Lessons From a 5 Year-Old

Cartoon of Children in Field

The start of the new year has a way of getting you thinking about beginnings and endings.  Recently I’ve been thinking about my work in early childhood education, and an experience during my first year of teaching.

I worked in the lab preschool of the college where I earned my undergrad degree.  The center was located in the basement of my former dorm (many ECE programs are set up in the bowels of buildings – go figure).  I’d moved into a nearby apartment,  a brief, fifteen-minute walk from campus.  I’d done all my student teaching  at the preschool.  It was a familiar, welcoming  place and a wonderful first teaching  job.  My salary was lousy, but I didn’t feel poor yet.  Besides, my student loan payments weren’t due for another six months.

I was a co-teacher in the 4-5 year classroom.  My co-teacher was a talented and experience teacher — a genius, really, and the consummate model for me.  She graciously took me in as a much less experienced partner.  We got along famously.

We had a delightful group of twenty 4 and 5-year-olds that year.  One of the 5-year old girls in our group, Maria, struggled with many aspects of classroom life, and she had difficulty making friends.  Her strong personality and limited skill negotiating relationships (as if that isn’t hard enough for all young children) caused her to be involved in frequent conflicts.

Typically, children with healthy strong personalities show the beginnings of leadership skills.  Other children are drawn to their charisma and simply enjoy being around them, as if hoping to soak up some of their energy.  They willingly follow their lead in play and respond to their ideas and suggestions.

This was not true for Maria.  Her interruptions of peers’ activities,  efforts to change the course of play, and steady child reports (ECE-speak for “tattling”) was moving her to the edge of the group — a dangerous place to be in an early childhood setting, because once a child is rejected by peers, it is a challenge to ease her  back into the fold.  We had worked hard to prevent this, by focusing on her gifts for language, attentiveness, and her interest in stories.  Another  important part of the process was to  convey trust and acceptance in our interactions with her.  Nothing would be gained without that.

Maria and I developed a nice connection.   She greeted me with a hug each morning upon her arrival, enjoyed sitting beside me during circle time, climbed on my lap for stories, and often reached for my hand as we ventured outside.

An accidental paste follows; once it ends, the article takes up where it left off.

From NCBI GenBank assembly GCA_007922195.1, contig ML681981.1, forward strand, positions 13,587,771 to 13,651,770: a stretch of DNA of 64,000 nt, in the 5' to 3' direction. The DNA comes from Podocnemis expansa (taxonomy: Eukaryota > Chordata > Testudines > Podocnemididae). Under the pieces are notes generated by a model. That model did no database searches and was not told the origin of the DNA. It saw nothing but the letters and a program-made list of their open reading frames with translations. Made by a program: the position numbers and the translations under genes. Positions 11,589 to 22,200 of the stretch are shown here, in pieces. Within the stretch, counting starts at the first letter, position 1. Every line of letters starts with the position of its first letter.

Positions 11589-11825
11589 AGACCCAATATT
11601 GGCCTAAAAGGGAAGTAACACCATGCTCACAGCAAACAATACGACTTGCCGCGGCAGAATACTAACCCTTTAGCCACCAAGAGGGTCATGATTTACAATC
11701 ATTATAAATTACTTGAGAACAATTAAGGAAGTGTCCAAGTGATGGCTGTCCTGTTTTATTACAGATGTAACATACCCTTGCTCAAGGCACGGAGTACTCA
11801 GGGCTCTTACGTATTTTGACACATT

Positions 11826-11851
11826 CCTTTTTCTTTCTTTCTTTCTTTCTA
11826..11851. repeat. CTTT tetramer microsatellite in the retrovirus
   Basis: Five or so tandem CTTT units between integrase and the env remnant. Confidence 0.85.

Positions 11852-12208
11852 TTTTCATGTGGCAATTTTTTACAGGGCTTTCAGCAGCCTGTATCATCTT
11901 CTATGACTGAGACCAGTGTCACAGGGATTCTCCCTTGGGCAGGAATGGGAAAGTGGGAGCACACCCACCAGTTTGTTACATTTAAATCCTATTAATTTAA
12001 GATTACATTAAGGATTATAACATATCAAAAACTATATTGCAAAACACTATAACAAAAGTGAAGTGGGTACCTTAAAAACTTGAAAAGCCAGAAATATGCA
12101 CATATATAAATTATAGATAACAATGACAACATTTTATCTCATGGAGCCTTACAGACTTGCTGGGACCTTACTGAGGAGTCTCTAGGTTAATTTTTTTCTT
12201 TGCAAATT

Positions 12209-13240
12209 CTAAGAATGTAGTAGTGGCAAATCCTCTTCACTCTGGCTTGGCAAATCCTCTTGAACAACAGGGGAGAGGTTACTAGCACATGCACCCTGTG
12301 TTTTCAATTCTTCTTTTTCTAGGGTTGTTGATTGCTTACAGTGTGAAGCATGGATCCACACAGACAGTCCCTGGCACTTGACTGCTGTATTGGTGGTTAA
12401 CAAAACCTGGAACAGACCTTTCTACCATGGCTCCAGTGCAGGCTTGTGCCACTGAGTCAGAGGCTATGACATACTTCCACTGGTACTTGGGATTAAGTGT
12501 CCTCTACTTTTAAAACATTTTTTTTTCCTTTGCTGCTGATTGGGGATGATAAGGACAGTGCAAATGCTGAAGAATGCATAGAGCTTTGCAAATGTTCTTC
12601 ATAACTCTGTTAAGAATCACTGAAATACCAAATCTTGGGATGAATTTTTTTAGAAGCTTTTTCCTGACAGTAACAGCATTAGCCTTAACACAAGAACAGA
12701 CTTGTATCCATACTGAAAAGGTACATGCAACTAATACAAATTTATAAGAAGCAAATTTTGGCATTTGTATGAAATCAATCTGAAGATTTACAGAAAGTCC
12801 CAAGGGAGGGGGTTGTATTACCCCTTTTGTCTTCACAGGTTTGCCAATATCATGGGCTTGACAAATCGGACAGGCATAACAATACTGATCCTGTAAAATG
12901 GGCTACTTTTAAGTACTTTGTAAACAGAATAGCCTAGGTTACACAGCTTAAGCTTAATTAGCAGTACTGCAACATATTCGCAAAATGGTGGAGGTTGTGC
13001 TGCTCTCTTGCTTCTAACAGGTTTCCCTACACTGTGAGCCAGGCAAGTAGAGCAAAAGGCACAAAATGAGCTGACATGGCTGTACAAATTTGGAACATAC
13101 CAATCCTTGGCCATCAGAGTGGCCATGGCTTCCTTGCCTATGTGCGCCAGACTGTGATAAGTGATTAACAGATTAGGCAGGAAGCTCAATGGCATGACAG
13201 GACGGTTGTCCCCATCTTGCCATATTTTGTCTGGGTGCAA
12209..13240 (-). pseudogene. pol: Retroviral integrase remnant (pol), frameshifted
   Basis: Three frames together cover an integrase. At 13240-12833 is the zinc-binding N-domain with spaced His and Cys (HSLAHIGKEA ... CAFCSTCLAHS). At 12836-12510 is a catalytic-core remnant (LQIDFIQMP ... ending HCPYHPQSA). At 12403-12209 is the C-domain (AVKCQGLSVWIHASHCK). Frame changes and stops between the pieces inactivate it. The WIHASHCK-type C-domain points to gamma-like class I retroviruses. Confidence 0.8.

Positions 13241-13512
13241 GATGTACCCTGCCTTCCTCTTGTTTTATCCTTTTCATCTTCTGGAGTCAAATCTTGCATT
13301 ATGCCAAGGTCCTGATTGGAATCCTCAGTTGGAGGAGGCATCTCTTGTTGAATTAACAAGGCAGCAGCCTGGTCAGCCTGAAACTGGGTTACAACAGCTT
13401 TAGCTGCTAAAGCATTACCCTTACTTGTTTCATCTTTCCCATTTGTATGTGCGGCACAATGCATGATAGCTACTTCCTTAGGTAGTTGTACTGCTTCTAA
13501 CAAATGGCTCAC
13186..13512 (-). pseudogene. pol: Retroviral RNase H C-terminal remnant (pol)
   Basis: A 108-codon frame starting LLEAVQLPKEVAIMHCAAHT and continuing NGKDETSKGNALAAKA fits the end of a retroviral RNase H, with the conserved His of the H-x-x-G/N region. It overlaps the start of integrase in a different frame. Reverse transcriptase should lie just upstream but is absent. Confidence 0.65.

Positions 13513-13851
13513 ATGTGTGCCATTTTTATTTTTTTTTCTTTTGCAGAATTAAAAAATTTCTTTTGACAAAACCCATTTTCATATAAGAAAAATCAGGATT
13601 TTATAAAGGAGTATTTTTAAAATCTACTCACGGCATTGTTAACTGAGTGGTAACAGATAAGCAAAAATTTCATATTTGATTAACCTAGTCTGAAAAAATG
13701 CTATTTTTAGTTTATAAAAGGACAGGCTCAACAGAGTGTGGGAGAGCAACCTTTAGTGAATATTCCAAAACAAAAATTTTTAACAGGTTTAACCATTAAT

One morning we sat together at the writing table so she could dictate a story, which I would write down for later dramatization with the class.  This was a very popular activity, and an important one for a child who could benefit from some practice collaborating with peers in a creative activity.  As she concluded the story, and I jotted down the last words, she said to me, “Sheila, you’re my favorite teacher of all the teachers here.”

Taken aback, I stammered, “Well, that’s nice.  But you probably like all your teachers the same, I bet.”  Placing her hands on the table and leaning in close, she retorted,  “No!  If I like you, I like you!”

Cue wrong-answer game show buzzer.

Was this the immaturity of a first-year teacher?  Discomfort of being a favored adult?  Embarrassment that an unpopular child liked me?

And was there a dark little part of me that smugly concluded I’d done a better job than my more experienced counterpart?  All of the above?

Maria appeared unaffected by this exchange.  She’d spoken her piece and moved on.  Our relationship was unchanged.  That was fortunate, because she could have moved in the other direction, given my corrective response.  She matured over the course of the year, making inroads with several classmates.    It was a successful year for her.  And that’s the point.

Well … one point.

Children are refreshingly unfiltered.   They call it as they see it.  I couldn’t appreciate that at the time.

Looking back on this now, I realize I’d respond differently were Maria in a class with me today.  Thank goodness for some time in the saddle and a dollop of insight.  If she said the same thing to me today, I’d look her gently in the eyes and answer, “Thank you, Maria.  I’m glad you like me.  I like you too.”

Take a cue from a kid.  Enjoy the compliment.  Respect the  connection.

In that way, the child is parent to us all.